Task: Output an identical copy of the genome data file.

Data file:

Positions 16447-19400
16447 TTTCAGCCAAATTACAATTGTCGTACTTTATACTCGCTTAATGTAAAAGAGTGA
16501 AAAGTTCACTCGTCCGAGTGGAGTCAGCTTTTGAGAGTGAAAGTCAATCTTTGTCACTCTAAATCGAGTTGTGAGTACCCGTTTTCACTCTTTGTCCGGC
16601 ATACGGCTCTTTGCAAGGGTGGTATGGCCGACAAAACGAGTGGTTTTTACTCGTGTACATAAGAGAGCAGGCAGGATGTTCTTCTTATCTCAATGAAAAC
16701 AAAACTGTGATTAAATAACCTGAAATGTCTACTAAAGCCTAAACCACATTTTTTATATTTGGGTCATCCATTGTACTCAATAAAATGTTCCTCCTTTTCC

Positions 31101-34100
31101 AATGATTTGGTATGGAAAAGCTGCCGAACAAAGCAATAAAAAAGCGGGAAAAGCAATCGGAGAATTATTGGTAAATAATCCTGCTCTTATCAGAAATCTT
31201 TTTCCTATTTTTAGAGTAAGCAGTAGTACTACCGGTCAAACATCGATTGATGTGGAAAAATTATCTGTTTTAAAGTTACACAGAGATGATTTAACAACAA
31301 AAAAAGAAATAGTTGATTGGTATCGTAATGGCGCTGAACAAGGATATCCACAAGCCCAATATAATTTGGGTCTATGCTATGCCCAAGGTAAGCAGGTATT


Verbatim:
Positions 16447-19400
16447 TTTCAGCCAAATTACAATTGTCGTACTTTATACTCGCTTAATGTAAAAGAGTGA
16501 AAAGTTCACTCGTCCGAGTGGAGTCAGCTTTTGAGAGTGAAAGTCAATCTTTGTCACTCTAAATCGAGTTGTGAGTACCCGTTTTCACTCTTTGTCCGGC
16601 ATACGGCTCTTTGCAAGGGTGGTATGGCCGACAAAACGAGTGGTTTTTACTCGTGTACATAAGAGAGCAGGCAGGATGTTCTTCTTATCTCAATGAAAAC
16701 AAAACTGTGATTAAATAACCTGAAATGTCTACTAAAGCCTAAACCACATTTTTTATATTTGGGTCATCCATTGTACTCAATAAAATGTTCCTCCTTTTCC

Positions 31101-34100
31101 AATGATTTGGTATGGAAAAGCTGCCGAACAAAGCAATAAAAAAGCGGGAAAAGCAATCGGAGAATTATTGGTAAATAATCCTGCTCTTATCAGAAATCTT
31201 TTTCCTATTTTTAGAGTAAGCAGTAGTACTACCGGTCAAACATCGATTGATGTGGAAAAATTATCTGTTTTAAAGTTACACAGAGATGATTTAACAACAA
31301 AAAAAGAAATAGTTGATTGGTATCGTAATGGCGCTGAACAAGGATATCCACAAGCCCAATATAATTTGGGTCTATGCTATGCCCAAGGTAAGCAGGTATT